WHAT DOES IT MEAN TO BE A CHRISTIAN THE WAY FIRST-CENTURY BELIEVERS DEFINED IT?
As followers of Jesus, we call ourselves “Christians,” but the fact is this word only appears three times in the Bible. In the New Testament, you’ll find a host of terms that identify the followers of Jesus, but there is one metaphor used more frequently than any other. Slave.
That’s right. The first Christians, having been galvanized by the words of Jesus, gave up everything and called themselves slaves of Christ. Now you can learn why this word best described early Christ-followers—and you’ll see how an understanding of this truth changes the way to follow Him now. This discovery will unveil the riches of your salvation in a radically new way.
Now you or your group can use this study guide to drill down through each major concept in Dr. John MacArthur’s remarkable book Slave:
REWIND. Look again at the important passages.
RETHINK. Check all the angles.
REFLECT. Consider how it affects you.
REACT. Change your life.
The gospel is not simply an invitation to become Christ’s associate or friend—it is a mandate to become His slave.
“John MacArthur expertly and lucidly explains that Jesus frees us from bondage into a royal slavery that we might be His possession. Those who would be His children must, paradoxically, be willing to be His slaves.” —DR. R.C. SPROUL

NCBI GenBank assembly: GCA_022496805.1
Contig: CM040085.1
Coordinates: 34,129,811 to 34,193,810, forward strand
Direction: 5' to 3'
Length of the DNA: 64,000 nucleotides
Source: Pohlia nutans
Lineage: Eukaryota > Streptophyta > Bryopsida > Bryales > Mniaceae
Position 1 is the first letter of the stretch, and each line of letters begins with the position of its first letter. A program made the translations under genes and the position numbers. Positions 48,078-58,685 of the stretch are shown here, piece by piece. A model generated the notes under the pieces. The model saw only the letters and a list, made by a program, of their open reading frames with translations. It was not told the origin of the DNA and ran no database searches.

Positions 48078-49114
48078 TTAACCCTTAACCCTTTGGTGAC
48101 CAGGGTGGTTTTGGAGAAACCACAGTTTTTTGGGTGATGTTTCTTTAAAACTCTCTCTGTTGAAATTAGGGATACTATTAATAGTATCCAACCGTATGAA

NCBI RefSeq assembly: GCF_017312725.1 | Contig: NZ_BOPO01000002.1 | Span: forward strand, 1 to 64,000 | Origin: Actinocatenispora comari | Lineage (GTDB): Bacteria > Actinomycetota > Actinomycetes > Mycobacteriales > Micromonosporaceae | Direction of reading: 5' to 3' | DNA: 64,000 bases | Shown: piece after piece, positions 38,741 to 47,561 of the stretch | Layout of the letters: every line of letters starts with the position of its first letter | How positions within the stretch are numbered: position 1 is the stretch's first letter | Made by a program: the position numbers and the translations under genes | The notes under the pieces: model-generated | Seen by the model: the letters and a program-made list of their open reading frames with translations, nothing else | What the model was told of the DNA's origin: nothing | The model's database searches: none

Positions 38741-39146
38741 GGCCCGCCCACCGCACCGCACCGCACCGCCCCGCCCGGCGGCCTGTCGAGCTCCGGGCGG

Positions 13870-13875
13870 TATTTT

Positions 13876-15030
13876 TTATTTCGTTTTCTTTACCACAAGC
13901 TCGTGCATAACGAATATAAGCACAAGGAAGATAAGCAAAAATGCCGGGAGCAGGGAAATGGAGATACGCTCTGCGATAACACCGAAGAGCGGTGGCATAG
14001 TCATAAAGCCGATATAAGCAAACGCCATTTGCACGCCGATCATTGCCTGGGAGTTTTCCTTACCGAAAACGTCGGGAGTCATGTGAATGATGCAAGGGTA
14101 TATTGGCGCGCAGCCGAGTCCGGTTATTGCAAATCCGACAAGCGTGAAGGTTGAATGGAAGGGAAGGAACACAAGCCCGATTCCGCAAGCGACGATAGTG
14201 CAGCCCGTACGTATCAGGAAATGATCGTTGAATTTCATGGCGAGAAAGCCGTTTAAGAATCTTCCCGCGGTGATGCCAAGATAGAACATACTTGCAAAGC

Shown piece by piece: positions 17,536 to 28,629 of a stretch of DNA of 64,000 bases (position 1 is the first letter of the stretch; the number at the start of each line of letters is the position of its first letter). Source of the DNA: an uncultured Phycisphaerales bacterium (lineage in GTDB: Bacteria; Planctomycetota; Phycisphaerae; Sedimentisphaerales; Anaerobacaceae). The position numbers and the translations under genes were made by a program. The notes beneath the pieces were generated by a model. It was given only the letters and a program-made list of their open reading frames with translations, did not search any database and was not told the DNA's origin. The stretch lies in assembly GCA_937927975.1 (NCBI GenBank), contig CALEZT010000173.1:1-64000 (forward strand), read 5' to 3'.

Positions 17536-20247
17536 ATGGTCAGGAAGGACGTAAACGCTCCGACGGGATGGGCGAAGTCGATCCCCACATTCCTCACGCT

“In this new book, John MacArthur presents a powerfully riveting and truly eye-opening look at our relationship to the Lord Jesus. Want to rise to a new level of trust and confidence in your Master? Then this is the book for you!” —JONI EARECKSON TADA, Joni and Friends International Disability Center
“Dr. John MacArthur’s teaching on ‘slavery’ resonates in the deepest recesses of my ‘inner-man’. As an African-American pastor, I have been there. That is why the thought of someone writing about slavery as being a ‘God-send’ was the most ludicrous, unconscionable thing that I could have ever imagined . . . until I read this book. Now I see that becoming a slave is a biblical command, completely redefining the idea of freedom in Christ. I don’t want to simply be a ‘follower’ or even just a ‘servant’ . . . but a ‘slave’.” —THE REV. DR. DALLAS H. WILSON, JR., Vicar, St. John’s Episcopal Chapel, Charleston, South Carolina